Cult bike Yamaha XJ 900


Cult bike Yamaha XJ 900

Cult bike Yamaha XJ 900

From athlete to tourer

How comfortable it can be between all chairs was demonstrated by Yamaha with the far too late opponent of Honda’s 900 Bol d’Or, the Yamaha XJ 900.

The handlebar trim caused a stir on the premiere model.

At the end of the 1970s, Yamaha had finally established its four-stroke program with pain. The things lasted from one to four cylinders and, even better, made great profits. A breather would have been just right. But Mr. Honda had other plans, hammered the epoch-making CB 900 Bol d’Or and its 1100 big bike sister onto the market – and Yamaha was back in the shirt. After all, the wonderful XJ 650 collected points in the upper middle class from 1980 onwards, and two years later it was assisted by a 750 series named Seca, which was only successful in the USA. Then the liberation: five years after Honda, Yamaha launched the sporty Yamaha XJ 900 in 1983.

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Cult bike Yamaha XJ 900

Cult bike Yamaha XJ 900
From athlete to tourer

Successful career as a Kardantourer

As early as 1985, when Suzuki’s GSX-R 750 and Yamaha’s FZ 750 made their debut, the Yamaha XJ 900 was deregistered from the sports club. In the chain-despising travel group, however, word had got around how cultivated and elastic their four-cylinder runs, how undemanding and solidly they unwound tens of thousands of kilometers. Since the small fairing that was initially fixed to the handlebars clung to the frame, complaints about high-speed commuting have drastically decreased, and the price was also right. Yamaha recognized these signs, expanded the cladding to a half-shell, increased it – it works! – to 892 cc and nominally 98 hp as well as more torque in the medium speed range.

That fit, and so well that the undisguised variant offered in parallel almost went under. It was probably agreed that a Yamaha XJ 900 would be considered as practical as possible. A windbreak was an essential part of this, if only because of the highest possible motorway sections. Her crew comfortably rocking, economical, fast enough and rock solid, this Yamaha crept kilometer after kilometer out of the limelight and embarked on a successful career as a Kardantourer. That lasted until 1994. Eleven years of construction, no athlete in the world can do that.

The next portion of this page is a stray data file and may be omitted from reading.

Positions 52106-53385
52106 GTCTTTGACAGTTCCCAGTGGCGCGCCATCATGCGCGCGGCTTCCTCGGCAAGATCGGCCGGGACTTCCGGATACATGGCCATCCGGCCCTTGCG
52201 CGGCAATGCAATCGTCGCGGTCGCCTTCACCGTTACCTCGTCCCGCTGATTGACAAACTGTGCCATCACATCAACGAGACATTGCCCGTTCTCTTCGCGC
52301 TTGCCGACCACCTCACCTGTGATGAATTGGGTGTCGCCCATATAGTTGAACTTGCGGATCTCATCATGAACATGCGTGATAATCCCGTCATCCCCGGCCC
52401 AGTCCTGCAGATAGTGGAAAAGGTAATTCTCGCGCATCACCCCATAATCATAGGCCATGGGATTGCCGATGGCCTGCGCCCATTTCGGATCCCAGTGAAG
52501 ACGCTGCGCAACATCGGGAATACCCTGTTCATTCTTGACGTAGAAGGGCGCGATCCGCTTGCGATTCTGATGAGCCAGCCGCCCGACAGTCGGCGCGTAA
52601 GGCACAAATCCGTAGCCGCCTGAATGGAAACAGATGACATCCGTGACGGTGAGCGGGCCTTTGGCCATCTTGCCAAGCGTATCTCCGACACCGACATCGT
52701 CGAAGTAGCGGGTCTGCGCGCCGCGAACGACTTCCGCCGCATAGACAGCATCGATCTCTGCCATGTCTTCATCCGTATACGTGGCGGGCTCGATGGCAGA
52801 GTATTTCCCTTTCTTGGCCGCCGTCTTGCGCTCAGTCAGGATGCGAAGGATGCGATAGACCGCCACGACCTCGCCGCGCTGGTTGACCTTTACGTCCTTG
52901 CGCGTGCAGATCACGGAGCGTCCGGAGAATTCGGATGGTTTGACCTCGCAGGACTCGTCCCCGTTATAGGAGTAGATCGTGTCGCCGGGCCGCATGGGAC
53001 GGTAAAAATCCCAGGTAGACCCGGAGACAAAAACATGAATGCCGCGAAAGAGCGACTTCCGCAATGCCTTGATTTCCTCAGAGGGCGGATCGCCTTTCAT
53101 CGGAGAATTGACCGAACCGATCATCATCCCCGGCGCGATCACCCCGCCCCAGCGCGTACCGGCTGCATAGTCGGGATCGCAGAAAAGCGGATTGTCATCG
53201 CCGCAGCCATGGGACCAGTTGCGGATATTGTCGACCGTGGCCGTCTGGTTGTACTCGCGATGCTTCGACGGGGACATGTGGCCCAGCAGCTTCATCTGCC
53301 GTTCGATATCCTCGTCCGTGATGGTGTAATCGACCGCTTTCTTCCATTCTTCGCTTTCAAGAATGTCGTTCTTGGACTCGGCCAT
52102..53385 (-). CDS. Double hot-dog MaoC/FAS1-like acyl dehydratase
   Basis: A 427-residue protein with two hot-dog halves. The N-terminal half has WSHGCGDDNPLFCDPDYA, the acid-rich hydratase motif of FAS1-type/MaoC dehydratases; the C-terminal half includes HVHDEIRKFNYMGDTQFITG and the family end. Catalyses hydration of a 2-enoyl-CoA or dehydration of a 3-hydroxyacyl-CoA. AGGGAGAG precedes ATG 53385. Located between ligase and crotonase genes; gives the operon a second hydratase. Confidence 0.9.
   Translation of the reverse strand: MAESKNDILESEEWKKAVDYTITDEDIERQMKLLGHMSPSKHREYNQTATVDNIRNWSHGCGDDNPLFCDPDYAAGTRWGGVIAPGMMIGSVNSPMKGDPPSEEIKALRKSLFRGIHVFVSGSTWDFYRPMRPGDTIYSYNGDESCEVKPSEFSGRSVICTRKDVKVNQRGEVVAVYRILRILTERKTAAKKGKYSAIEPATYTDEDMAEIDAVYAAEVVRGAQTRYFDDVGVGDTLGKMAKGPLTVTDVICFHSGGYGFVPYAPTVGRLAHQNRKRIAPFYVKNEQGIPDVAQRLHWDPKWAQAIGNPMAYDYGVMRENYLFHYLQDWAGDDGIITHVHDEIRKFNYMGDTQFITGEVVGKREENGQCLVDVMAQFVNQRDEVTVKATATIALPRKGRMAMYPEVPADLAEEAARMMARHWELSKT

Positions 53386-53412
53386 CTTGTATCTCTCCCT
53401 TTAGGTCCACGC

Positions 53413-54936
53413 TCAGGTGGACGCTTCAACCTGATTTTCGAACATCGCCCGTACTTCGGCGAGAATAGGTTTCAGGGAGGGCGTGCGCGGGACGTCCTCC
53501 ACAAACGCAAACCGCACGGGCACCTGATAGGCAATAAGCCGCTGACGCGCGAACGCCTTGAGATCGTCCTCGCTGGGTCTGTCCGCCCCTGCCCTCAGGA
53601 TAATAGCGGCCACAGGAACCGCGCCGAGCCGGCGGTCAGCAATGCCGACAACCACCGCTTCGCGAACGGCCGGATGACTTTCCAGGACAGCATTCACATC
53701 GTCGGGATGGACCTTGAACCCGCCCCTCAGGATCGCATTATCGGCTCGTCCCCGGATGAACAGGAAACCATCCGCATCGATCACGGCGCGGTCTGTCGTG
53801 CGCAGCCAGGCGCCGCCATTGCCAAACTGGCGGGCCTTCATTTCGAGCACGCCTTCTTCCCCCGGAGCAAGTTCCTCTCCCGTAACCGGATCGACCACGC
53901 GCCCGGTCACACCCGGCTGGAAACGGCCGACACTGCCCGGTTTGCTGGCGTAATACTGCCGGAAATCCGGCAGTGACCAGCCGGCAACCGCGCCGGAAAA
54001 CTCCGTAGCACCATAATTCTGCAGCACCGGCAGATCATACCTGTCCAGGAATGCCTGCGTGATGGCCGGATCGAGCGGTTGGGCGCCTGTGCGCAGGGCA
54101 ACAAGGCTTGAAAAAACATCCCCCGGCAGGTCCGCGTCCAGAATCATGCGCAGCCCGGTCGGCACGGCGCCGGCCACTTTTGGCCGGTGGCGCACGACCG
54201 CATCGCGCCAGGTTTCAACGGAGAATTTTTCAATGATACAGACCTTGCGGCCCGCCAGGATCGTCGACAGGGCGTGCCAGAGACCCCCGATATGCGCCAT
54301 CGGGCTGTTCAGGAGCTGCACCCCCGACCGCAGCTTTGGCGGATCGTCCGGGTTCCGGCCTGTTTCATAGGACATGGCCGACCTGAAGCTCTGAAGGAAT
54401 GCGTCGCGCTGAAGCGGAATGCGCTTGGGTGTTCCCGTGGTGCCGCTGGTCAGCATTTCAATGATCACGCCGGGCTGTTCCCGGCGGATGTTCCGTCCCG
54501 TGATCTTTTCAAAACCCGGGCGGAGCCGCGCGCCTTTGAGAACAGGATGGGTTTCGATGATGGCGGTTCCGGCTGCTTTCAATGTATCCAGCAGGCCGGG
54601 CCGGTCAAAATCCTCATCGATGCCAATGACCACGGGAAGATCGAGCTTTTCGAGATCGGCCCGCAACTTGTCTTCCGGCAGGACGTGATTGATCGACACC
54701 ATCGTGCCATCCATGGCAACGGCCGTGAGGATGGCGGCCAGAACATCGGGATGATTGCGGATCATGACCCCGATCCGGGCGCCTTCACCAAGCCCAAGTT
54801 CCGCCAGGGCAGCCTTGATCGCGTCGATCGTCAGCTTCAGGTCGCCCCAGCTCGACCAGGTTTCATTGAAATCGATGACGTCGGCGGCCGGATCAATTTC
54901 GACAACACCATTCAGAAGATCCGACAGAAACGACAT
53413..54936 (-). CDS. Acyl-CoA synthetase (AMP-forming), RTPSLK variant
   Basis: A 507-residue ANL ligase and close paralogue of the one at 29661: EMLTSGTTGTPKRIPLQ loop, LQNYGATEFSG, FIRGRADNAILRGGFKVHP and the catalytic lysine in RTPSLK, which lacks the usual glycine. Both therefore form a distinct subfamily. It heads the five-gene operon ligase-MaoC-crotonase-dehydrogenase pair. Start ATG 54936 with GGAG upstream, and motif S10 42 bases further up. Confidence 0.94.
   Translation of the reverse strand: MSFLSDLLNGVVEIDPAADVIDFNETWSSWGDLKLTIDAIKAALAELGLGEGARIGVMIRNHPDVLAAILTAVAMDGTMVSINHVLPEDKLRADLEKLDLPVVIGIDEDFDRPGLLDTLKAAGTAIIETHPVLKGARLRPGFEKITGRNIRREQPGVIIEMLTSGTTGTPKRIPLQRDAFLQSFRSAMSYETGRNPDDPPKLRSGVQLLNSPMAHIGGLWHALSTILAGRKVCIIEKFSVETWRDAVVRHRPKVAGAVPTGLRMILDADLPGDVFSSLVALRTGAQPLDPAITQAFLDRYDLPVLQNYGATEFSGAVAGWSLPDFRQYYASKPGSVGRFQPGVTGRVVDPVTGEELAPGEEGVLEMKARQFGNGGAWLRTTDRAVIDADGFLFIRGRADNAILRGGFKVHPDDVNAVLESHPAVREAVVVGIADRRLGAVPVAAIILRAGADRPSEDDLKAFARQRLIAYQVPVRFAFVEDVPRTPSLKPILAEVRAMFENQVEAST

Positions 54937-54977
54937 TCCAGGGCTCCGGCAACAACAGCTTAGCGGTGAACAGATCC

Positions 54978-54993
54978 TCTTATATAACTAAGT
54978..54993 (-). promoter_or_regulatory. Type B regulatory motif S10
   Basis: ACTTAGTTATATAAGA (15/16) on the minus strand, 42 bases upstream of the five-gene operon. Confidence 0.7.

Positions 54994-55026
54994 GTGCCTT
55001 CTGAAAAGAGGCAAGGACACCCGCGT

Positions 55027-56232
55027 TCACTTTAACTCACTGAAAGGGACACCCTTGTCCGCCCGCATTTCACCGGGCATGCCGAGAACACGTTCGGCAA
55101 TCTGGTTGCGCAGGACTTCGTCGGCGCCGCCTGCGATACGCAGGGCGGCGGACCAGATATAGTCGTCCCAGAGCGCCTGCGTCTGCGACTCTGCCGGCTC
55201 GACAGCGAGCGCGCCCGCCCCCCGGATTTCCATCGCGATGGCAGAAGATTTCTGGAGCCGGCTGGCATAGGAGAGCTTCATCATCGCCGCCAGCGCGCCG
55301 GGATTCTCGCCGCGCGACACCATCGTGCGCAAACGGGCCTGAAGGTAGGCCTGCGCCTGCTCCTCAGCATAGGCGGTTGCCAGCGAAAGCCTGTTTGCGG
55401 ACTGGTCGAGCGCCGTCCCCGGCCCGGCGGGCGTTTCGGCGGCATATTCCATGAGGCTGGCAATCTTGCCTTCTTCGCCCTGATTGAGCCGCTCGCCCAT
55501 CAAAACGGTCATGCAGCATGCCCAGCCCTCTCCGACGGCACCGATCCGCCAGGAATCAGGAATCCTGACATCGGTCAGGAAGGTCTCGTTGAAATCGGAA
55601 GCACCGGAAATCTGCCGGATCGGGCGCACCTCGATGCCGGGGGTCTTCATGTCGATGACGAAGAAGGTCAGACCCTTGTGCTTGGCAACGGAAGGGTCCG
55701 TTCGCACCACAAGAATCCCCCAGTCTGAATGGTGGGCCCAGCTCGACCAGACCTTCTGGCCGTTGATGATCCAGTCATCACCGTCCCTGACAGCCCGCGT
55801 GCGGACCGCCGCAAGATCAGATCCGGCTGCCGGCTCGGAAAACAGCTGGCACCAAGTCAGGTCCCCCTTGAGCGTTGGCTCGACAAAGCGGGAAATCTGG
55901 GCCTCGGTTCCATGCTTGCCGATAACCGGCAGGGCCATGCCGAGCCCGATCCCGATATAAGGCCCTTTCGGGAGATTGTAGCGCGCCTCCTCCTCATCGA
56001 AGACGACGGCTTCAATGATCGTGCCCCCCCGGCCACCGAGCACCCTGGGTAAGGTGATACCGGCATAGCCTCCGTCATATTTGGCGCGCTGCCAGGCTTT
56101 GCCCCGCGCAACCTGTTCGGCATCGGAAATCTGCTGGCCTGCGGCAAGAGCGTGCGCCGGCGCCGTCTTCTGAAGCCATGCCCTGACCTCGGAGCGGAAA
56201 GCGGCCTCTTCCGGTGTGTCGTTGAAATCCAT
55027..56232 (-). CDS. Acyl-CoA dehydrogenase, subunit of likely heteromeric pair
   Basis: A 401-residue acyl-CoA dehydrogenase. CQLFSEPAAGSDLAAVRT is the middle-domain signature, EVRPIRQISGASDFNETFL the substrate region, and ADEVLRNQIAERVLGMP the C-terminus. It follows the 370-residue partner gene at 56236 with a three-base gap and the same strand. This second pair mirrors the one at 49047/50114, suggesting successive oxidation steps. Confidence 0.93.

Information about the Yamaha XJ 900

More conventional, yes, but worse than a BMW K 100? Many tourists said: no. They were right.

Technical specifications (Yamaha XJ 900 model 31A from 1983):

Air-cooled four-cylinder four-stroke dohc in-line engine, two valves per cylinder, 853 cm³, 71 kW (97 hp) at 9000 / min, 80 Nm at 7500 / min, five-speed gearbox, cardan drive, double loop frame made of tubular steel, weight with a full tank of 244 kg, tires front 110/90 x 18, rear 120/90 x 18, tank capacity 22 liters, top speed lying 211 km / h, 0-100 km / h in 4.0 sec.

Scene: With 14,240 units, the Yamaha XJ 900 is not only one of the really well-selling big bikes in Germany, but is also the best-selling XJ just ahead of the 650. It was not replaced by the XJ 900 Diversion until 1994, which took over the tried and tested engine. You can’t really appreciate more. It can still be found quite often, acceptable used ones are listed from around 1000 euros, good ones significantly more. While it is still in good hands at the Yamaha dealer in the workshop, the supply of spare parts is starting to cause concern – make sure you have a good exhaust when buying.

Info: If you want to dig deeper into the technology, we recommend the repair instructions from Bucheli Verlag (price: 39.90 euros). The XJ fan community disseminates a lot of tips and information on the subject at and

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